Honeybee populations around the world are struggling to maintain themselves against the threats that would see them decimated. While those threats typically consist of pesticides, diseases, lack of food, or colony collapse disorder (CCD), an unusual threat is emerging against the honeybees of Whanganui, New Zealand. And that threat is turning out to be people themselves and their disliking of “bee spotting” on their properties. Bee spotting, for lack of a better description, is very small bee scat. Michael Brandon, a local beekeeper, stated that it’s “little, yellow or brown, less-than-pinhead-sized spots. They are waxy, so solvent or eucalyptus oil is needed to remove it from windows or clothes on washing lines.”
Whanganui beekeepers have had trouble in the past, with 375 hives being stolen in 2016, but nine hives (at least 30,000 bees each) are under scrutiny by the Whanganui District Council. In March 2017, the council served an abatement notice toward the Whanganui Beekeepers Club about nine of its hives while six hobby hives were not served. The “offending” hives moved to the country, from the land the club used, during the Easter holiday just before the deadline. A Whanganui council spokesperson said, “The notice was served in response to a number of complaints regarding bee excrement on neighboring properties.”
Beekeeper Neil Farrer has stated that the club strongly opposes this notice. “I really think the council people do not know what they are dealing with,” he said. “They don’t know anything about bees and are not prepared to listen to some older, wiser hat. We’re also arguing for the public good of course. People’s fruit trees and gardens all suffer if we take the hives away.” With this plan in place, the debate about urban beekeeping and bee hives in Whanganui is raging on, trying the balance the necessity of bees to the ecosystem and the local laws that allow bees to be unrestrained but not be a nuisance.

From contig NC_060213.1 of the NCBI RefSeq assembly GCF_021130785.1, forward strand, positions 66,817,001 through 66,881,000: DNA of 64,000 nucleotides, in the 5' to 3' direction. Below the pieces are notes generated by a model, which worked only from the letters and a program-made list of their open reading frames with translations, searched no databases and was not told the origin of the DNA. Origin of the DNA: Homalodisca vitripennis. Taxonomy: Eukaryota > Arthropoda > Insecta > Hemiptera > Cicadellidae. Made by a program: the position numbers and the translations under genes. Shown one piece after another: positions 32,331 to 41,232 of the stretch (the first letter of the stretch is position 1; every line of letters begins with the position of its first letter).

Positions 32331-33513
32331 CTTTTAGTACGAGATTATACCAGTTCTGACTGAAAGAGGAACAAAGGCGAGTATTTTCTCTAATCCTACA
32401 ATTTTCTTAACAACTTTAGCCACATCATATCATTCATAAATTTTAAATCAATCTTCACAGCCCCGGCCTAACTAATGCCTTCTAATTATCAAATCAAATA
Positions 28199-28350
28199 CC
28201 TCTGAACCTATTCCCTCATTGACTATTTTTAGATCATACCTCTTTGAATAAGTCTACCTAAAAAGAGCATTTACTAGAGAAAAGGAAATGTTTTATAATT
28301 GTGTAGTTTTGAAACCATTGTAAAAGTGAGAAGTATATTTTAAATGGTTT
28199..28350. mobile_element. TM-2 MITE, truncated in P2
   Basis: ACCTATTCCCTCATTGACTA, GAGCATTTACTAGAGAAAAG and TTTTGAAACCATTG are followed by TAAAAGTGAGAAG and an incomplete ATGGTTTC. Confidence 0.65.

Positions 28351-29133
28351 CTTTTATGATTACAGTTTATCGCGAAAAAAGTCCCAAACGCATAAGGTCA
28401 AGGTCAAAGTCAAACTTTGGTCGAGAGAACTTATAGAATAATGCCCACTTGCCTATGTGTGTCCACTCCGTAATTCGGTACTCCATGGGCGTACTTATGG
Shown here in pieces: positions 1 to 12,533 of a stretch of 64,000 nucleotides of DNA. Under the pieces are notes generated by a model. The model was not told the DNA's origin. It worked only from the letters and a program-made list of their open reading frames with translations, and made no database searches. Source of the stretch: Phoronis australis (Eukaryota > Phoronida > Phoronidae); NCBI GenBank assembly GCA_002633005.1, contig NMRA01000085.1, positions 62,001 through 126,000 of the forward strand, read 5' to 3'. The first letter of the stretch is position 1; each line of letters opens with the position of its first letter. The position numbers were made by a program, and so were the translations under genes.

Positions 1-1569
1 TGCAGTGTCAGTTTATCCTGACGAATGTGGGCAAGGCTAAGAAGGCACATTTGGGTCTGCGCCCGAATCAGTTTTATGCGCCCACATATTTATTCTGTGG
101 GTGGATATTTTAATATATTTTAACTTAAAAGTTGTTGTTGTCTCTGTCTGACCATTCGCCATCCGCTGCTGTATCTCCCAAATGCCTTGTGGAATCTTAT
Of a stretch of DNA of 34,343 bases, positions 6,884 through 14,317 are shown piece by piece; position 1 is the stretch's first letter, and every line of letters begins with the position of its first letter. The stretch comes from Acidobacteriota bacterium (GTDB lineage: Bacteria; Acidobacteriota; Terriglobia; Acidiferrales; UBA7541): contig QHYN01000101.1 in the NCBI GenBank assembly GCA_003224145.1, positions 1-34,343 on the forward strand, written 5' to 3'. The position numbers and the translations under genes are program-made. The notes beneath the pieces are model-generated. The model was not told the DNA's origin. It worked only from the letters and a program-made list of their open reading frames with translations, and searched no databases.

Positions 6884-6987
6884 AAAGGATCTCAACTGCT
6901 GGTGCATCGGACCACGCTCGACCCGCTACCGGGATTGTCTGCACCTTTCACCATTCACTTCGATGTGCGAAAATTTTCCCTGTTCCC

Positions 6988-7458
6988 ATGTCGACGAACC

If the Whanganui honeybees are to be “restrained,” this would require hives to be safeguarded by barriers or vegetation 1.8 meters tall or more, located three meters from a trail, and no nearer than ten meters from a neighboring building. As per the council, “This is to avoid bee excrement on washing lines, vehicles, and buildings.” However, some beekeepers, such as Farrer, say the term “nuisance” mocks what the honeybees are doing. The definition requires injury or offense, but the question remains if the “offense” of bee spots outweighs the good the honey bees provide local crops, vegetation, and trees.
Now, the Whanganui Beekeepers Club maintains its position that the club hives were targeted because their location is known to the public, but hobbyist hives are not. This suggests the issue is not solved at all, and the move to appease local residents does not accomplish its stated goal. However, the council has reported it’s considering “a workshop with representatives from the Whanganui Beekeepers Club, Whanganui District Council, and other stakeholders to come up with a workable outcome.”
Photo via Ross Gordon Henry / Shutterstock